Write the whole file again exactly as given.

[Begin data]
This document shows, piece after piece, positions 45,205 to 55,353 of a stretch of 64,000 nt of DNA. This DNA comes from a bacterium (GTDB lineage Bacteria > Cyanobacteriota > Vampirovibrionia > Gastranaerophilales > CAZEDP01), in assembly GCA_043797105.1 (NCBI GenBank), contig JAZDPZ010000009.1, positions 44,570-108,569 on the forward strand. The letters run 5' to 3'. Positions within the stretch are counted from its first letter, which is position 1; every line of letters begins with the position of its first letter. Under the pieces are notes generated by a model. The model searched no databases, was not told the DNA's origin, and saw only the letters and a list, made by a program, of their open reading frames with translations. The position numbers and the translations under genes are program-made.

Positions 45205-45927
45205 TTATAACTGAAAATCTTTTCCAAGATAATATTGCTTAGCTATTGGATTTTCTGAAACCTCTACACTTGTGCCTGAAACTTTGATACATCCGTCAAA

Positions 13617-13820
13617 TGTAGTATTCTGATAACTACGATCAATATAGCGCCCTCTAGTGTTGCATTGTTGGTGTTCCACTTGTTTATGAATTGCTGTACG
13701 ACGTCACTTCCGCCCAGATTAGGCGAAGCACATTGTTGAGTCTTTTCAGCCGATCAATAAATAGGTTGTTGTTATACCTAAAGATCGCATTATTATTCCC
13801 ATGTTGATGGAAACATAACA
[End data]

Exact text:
This document shows, piece after piece, positions 45,205 to 55,353 of a stretch of 64,000 nt of DNA. This DNA comes from a bacterium (GTDB lineage Bacteria > Cyanobacteriota > Vampirovibrionia > Gastranaerophilales > CAZEDP01), in assembly GCA_043797105.1 (NCBI GenBank), contig JAZDPZ010000009.1, positions 44,570-108,569 on the forward strand. The letters run 5' to 3'. Positions within the stretch are counted from its first letter, which is position 1; every line of letters begins with the position of its first letter. Under the pieces are notes generated by a model. The model searched no databases, was not told the DNA's origin, and saw only the letters and a list, made by a program, of their open reading frames with translations. The position numbers and the translations under genes are program-made.

Positions 45205-45927
45205 TTATAACTGAAAATCTTTTCCAAGATAATATTGCTTAGCTATTGGATTTTCTGAAACCTCTACACTTGTGCCTGAAACTTTGATACATCCGTCAAA

Positions 13617-13820
13617 TGTAGTATTCTGATAACTACGATCAATATAGCGCCCTCTAGTGTTGCATTGTTGGTGTTCCACTTGTTTATGAATTGCTGTACG
13701 ACGTCACTTCCGCCCAGATTAGGCGAAGCACATTGTTGAGTCTTTTCAGCCGATCAATAAATAGGTTGTTGTTATACCTAAAGATCGCATTATTATTCCC
13801 ATGTTGATGGAAACATAACA